Today brought together a motley crew of highlights that seemed to blend together at the end of the day and make me smile. It was a fun-filled day, officially my son’s fourth birthday, and an awesome adventure for the nerd in me at The Aquarium of The Pacific.

The Aquarium

I mean really Argentinean and Chilean Penguins? I had no idea that penguins existed outside of arctic, glacier-filled environments, and said stuff like “Oye, todo bien, Che?”

I mean who knew? The Aquarium people knew. They got skills. Mad penguin and ocean animal skills.

Stuff like that seemed to fascinate me, it’s the nerd in me. Apparently there are seventeen kinds of penguins on Earth and most of them live in temperate regions. The ones I got to hang out with today were the Magellanic Penguins, which sadly happen to be an endangered species. I’m glad I got a chance to hang out with the Oye Che penguins.

The Penguins

But this little fact wasn’t the top contributor to my escalating nerd factor of the day. It was the stamps. The eight stamps. White Sea Bass, Pacific Seahorse, Collard Aracari, Whitetip Reef Shark, Magellanic Penguins, Anchovy, Dragon Sea Moth, and the Bonnethead Shark. I mean even before I put my hands on the Map & Visitor Guide I was vaguely familiar with half of these creatures, but by the end of the day I happen to know certain Trivial Pursuit-Jeopardy! type of information. It happens when the nerd comes out. It happens when you get stamp crazy.

As soon as I got that Map & Visitor Guide it was on. I saw the empty circles hanging out on the top-right corner of the pages. I mean I wasn’t a middle-school student trying to finish an Earth Science assignment for my third period teacher. I wasn’t going to get a prize from the aquarium volunteers for getting all eight stamps. But I was still on a mission to get all of the embossing stamps on my map and visitor guide. My son found this scavenger hunt pretty enjoyable, but in truth it was the nerd in me that enjoyed it too. Maybe more than my son.

At the end of the day I was missing just one: The Pacific Seahorse. It was past lunch time. Past nap time. But the nerd in me overpowered the mom in me and I took an extra five minutes to return to the Southern California Baja Gallery to look for the embossing station. And there it was hanging out by the exhibit, being used by elementary and middle school students. I was last in a line of three.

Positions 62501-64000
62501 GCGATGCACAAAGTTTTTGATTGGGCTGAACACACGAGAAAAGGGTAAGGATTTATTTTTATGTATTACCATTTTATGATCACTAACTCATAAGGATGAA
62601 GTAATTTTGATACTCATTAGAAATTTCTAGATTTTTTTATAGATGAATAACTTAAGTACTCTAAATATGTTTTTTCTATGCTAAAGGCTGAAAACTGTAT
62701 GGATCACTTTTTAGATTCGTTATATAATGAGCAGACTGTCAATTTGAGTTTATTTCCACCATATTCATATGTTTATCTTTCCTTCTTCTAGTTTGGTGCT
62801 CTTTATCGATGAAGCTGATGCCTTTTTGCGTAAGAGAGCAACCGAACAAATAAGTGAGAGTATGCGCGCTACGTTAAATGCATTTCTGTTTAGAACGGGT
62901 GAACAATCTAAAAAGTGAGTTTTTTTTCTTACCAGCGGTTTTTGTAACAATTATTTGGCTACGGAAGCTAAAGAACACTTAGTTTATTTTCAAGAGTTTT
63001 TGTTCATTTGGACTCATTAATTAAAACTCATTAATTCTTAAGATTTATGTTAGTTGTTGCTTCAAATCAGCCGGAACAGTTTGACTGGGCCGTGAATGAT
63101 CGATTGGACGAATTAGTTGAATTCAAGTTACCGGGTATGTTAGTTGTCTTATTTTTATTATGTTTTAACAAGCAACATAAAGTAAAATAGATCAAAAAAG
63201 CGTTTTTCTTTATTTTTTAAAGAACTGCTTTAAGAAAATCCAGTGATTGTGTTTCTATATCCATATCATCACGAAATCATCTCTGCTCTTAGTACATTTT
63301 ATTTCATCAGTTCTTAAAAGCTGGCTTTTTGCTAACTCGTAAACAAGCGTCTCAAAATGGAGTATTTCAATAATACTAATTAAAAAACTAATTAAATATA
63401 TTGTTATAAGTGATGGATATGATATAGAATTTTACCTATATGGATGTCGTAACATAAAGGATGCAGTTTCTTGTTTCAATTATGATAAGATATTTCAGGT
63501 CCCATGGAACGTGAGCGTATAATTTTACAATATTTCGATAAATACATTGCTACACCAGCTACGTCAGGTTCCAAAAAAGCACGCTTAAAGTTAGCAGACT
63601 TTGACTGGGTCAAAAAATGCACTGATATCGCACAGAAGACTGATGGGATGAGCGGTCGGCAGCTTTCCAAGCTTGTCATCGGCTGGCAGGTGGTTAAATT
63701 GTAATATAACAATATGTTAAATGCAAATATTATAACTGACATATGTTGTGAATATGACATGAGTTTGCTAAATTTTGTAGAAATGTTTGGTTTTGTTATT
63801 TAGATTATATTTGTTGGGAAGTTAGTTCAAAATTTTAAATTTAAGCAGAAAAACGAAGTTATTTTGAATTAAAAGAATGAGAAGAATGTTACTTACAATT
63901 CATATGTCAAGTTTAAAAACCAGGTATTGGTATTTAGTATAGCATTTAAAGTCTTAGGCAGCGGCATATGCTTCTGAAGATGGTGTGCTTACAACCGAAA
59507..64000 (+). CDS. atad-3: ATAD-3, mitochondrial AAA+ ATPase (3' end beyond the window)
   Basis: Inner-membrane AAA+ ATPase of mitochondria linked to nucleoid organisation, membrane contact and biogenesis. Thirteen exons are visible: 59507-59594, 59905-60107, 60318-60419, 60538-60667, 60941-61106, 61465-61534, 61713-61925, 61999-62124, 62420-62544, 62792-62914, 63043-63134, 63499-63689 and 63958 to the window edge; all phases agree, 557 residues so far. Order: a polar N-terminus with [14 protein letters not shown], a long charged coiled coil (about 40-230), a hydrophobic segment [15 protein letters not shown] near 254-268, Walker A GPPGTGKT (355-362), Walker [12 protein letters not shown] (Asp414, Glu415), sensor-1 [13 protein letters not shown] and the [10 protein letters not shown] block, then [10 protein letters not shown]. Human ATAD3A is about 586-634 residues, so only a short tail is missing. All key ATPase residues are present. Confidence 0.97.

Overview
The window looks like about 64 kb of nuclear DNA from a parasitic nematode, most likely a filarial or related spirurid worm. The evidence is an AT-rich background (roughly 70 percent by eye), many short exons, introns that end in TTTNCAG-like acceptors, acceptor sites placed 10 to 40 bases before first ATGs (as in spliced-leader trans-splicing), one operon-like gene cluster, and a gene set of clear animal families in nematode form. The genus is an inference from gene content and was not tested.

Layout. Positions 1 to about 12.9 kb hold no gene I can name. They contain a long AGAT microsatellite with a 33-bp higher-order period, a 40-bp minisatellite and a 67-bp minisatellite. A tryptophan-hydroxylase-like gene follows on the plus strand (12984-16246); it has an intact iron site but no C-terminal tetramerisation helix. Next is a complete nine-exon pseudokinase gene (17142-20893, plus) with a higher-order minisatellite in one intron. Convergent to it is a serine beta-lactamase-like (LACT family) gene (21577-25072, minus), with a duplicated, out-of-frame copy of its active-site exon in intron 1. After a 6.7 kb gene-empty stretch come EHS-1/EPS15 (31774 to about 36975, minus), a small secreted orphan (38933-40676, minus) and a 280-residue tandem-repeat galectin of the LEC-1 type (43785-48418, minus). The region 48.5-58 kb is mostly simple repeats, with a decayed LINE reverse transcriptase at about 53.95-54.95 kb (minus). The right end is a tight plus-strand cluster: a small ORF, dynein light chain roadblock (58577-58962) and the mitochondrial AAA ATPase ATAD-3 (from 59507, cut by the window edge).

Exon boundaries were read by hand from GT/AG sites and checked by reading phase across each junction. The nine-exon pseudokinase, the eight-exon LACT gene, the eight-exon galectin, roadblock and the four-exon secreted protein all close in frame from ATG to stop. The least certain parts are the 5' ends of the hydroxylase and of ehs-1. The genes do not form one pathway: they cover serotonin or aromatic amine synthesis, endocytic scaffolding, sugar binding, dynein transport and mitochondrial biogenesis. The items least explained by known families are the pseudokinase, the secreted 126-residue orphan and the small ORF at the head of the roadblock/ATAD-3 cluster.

The Guide

As I finished getting the last stamp in my book, I felt a woo-hoo! resonate in my Pointdexter soul. I smiled, excited to tell my son who was hanging out by the Nemo tropical fish tank. As I turned to see other kids waiting to use the station I felt a little out-of-place. But then I noticed two adults holding onto their visitor guides. Page 11 sticking out, ready to get the stamp and then it was all good, because the visitor guide brought out the nerd in everybody.

And yes he was as excited. My son was as excited as I’d hoped he’d be. Maybe not as excited as when he got his miniature scuba diving guy for the bathtub, but nevertheless excited. Mission complete.

But his birthday wasn’t quite over yet we stopped by Bubba Gump Shrimp Co., which is awesome by the way. So awesome that I might have to write a separate post on this restaurant tomorrow. They sang him happy birthday and he dove into a hot fudge sundae.

But that wasn’t even the best part …

The Red Racer

We made our way through traffic, which sort of dazed the excitement factor, and finally made it home. And there it was sitting in the patio waiting for him.

A red Specialized super awesome bike, to replace the one they stole. No SpiderMan decals this time, just a clean read bike. And an ecstatic four-year old with his Lightning McQueen helmet.

Dozens of Argentinean and Chilean Penguins. Eight stamps. One nerd. And one bike. This is what my son got for his fourth birthday.